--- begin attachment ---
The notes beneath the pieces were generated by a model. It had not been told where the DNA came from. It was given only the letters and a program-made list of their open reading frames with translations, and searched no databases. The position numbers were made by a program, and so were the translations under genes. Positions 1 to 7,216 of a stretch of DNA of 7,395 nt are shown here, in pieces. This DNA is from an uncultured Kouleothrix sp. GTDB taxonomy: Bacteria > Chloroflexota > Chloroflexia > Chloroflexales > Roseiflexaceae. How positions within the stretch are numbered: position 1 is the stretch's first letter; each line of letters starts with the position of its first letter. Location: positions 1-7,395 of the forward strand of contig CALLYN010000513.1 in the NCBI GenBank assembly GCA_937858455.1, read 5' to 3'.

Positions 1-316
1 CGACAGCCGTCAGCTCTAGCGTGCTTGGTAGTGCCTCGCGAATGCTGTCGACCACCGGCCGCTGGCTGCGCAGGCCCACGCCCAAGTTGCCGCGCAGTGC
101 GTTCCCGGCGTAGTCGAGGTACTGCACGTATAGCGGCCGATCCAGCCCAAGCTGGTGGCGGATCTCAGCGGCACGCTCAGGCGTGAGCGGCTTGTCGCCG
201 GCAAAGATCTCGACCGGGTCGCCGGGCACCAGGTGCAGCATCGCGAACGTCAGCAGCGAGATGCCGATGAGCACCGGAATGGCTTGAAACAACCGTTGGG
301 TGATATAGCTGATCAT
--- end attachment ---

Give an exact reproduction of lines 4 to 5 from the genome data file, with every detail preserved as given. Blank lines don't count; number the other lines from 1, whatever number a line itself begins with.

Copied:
101 GTTCCCGGCGTAGTCGAGGTACTGCACGTATAGCGGCCGATCCAGCCCAAGCTGGTGGCGGATCTCAGCGGCACGCTCAGGCGTGAGCGGCTTGTCGCCG
201 GCAAAGATCTCGACCGGGTCGCCGGGCACCAGGTGCAGCATCGCGAACGTCAGCAGCGAGATGCCGATGAGCACCGGAATGGCTTGAAACAACCGTTGGG